Whenever a player becomes available, whether it be through free agency or on the trade block, the Eagles discuss it. Normally, that player is a veteran who is just released, or a receiver the team will pass on for what feels like the hundredth time in a row.
Not often, however, is a franchise quarterback on the block.
Reports on Thursday of quarterback Deshaun Watson being furious with the Houston Texans sent shockwaves around the NFL, with speculation rising that he could force his way out via a trade this offseason.
If he is able to force a trade, there will be plenty of teams lining up to make a run at the elite quarterback. One obvious hypothetical thrown out there was the idea of the Eagles trading their disgruntled quarterback, Carson Wentz, to Houston for Watson.
While the chances are unlikely, here is a look at some of the specifics of a deal.
Financially, Watson’s deal is actually very tradable and very team friendly. Trading Watson would cost the Texans only $21 million in dead money, compared to the $33 million it would cost the Eagles. It is worth noting that despite Watson signing a bigger deal, and signing it two years after Wentz did, his deal seems to be structured way better for the Texans than Wentz’s is for the Eagles.
A deal for Watson would cost the Eagles the following, via OverTheCap.com:
Watson would cost the Eagles:
2021: $10.54 million base salary
2022: $35 million base salary (2023 money becomes fully guaranteed on March 22nd)
2023: $20 million base salary, $17 million roster bonus
2024: $32 million base salary (not guaranteed)
2025: $32 million base salary (not guaranteed)
His cap hits would be:
2021: $10.54 million
2022: $35 million
2023: $37 million
2024: $32 million
2025: $32 million
The 2021 cap hit is a steal for a starting quarterback of Watson’s caliber, but the Eagles would need to clear space, considering they are currently projected to be around $68 million over the cap. Financially they would be making a huge commitment to Watson, essentially signing him to a three-year, $82.54 million deal that would be fully guaranteed unless they cut him after one year, which would be highly unlikely.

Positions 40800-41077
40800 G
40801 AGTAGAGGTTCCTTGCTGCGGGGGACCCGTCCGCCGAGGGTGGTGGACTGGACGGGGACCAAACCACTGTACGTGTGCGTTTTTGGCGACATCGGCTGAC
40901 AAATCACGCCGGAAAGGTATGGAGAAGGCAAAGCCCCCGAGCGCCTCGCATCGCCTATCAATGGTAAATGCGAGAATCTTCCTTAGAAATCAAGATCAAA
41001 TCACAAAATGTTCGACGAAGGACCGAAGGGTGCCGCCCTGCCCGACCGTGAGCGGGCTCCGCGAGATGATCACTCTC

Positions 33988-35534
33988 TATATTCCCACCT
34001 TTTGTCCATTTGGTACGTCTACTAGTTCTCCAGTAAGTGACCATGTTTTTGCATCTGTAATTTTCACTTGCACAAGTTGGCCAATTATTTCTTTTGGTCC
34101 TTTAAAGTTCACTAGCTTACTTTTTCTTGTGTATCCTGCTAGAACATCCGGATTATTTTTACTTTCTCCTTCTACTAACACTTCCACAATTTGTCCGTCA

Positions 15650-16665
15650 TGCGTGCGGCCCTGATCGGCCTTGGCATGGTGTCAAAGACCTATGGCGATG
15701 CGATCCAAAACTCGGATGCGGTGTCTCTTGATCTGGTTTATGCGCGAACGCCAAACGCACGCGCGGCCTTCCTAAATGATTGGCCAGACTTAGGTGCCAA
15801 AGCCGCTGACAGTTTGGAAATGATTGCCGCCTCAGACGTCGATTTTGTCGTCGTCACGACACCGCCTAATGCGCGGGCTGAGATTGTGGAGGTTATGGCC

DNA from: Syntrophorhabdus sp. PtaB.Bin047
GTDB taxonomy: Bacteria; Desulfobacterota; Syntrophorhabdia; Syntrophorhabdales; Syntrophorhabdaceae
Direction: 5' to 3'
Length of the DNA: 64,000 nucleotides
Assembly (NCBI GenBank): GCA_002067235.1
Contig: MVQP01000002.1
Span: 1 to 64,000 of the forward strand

As for Wentz, the Texans would be cutting their money spent on the quarterback position in half, as he is owed just $47.4 million in guaranteed money for the next two seasons.
2021: $25.4 million
2022: $22.0 million
2023: $25 million (not guaranteed)
Texans are currently projected to be $17 million over the cap in 2021, so would need to clear room. But by trading Wentz they would have $87 million in salary cap space in 2022, opening up more than enough space for Wentz in the future.
As for draft compensation, the Texans don’t have a first-or-second round pick in the 2021 NFL Draft, so the Eagles’ owning No. 6 and No. 37 are certainly attractive trade pieces.
There is a world where the Texans convince themselves that Wentz can be fixed, and that if they are going to lose Watson, bringing in Wentz is about as good of a consolation price as they will get in terms of players in a deal back for their franchise quarterback. As will be the case all offseason, the key will be a team’s evaluation of Wentz. If they still believe, the money/picks won’t be an issue.
The Texans almost certainly wouldn’t do a Wentz-for-Watson deal straight up, however. It is also unlikely the Eagles would package picks with Wentz to move him — and certainly not the No. 6 and No. 37 pick.
In some ways a more likely outcome would be the Eagles dealing for Watson, then flipping Wentz in another deal to recoup some of the draft capital they sent to the Texans. It is also possible that the Texans would have more interest in Jalen Hurts, who is on a rookie deal and showed plenty of potential, than they would Wentz.
Overall, however, while the idea is interesting and financially does make some sense, it is unlikely it will happen.
You can reach Eliot Shorr-Parks on Twitter at @EliotShorrParks or email him at firstname.lastname@example.org!